Nancy Spain was born in Jesmond, a suburb of Newcastle-upon-Tyne, England, the younger of two daughters of Lt.-Col. George Spain, an aristocrat, writer, and broadcaster, and his wife Norah Smiles. She attended the Roedean School, a family tradition, and played numerous sports. She played lacrosse for Northumberland and Durham and hockey for the North of England. She became a sports reporter for the Newcastle Journal and acted on BBC Radio. During World War II, she served with the Women's Royal Navy Service, known as the Wrens, as a driver and then as a press officer in London. After the war, she published a memoir, Thank You, Nelson (1945), and then a series of detective novels set at a girls school based on Roedean, beginning with Death Before Wicket (1946). In the 1950s and '60s, she became a star columnist for the Daily Express, She, and the News of the World, and made many radio broadcasts, particularly on Woman's Hour and My Word!. She also appeared on BBC-TV's version of the panel game What's My Line?.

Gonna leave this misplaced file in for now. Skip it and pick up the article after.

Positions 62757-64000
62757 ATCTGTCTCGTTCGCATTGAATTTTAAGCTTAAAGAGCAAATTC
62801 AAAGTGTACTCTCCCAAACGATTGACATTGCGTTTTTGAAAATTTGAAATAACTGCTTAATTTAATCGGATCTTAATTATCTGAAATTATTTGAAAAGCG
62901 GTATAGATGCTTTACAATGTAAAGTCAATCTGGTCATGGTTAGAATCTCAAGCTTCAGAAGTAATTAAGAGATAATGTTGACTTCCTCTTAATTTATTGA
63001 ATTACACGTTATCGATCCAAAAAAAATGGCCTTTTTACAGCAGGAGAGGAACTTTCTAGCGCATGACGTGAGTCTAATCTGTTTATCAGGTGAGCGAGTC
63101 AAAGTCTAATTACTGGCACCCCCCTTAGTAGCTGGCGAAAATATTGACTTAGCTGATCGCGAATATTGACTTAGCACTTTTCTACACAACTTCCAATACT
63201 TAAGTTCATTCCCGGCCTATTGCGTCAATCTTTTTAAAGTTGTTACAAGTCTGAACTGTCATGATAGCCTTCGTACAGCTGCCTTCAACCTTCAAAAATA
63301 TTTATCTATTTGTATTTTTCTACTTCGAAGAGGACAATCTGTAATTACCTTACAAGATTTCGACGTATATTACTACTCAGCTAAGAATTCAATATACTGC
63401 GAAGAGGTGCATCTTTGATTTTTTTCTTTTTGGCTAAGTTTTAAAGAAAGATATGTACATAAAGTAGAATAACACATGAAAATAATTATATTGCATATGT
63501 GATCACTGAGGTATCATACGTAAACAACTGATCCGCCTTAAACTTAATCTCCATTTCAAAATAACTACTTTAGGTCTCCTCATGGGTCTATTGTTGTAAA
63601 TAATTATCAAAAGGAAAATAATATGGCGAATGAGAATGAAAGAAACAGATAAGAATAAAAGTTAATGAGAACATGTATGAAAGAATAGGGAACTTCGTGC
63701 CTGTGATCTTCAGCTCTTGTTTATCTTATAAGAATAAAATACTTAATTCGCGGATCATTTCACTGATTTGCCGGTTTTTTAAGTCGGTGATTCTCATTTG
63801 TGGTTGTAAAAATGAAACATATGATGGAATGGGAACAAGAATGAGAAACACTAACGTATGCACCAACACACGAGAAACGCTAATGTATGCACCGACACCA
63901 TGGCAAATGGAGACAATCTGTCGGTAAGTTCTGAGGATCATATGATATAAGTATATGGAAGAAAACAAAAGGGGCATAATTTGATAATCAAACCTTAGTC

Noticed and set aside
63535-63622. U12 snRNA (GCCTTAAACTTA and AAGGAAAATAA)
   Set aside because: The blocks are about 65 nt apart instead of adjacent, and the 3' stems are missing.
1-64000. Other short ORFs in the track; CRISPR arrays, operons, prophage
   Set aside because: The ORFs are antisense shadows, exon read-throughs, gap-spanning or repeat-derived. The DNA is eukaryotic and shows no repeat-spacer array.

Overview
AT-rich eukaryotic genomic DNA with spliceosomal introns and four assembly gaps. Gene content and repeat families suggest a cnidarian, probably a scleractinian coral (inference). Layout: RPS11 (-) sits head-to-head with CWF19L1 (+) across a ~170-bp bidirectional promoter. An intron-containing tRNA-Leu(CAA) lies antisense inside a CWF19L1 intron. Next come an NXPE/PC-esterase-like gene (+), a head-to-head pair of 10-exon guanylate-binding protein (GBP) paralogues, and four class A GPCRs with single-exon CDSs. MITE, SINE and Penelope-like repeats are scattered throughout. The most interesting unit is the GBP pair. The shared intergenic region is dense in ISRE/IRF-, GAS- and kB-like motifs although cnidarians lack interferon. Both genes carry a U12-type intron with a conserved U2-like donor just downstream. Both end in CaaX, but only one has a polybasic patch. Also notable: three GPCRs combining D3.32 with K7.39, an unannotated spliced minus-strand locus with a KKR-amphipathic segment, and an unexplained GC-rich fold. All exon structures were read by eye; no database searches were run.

Other books included another volume of memoirs, Why I'm Not a Millionaire (1956), a biography of her great aunt, Mrs. Isabella Beeton, and cookbooks. She had many famous friends, including Noël Coward and Marlene Dietrich. In 1964, she died in a plane crash near Aintree racecourse outside Liverpool at age 46.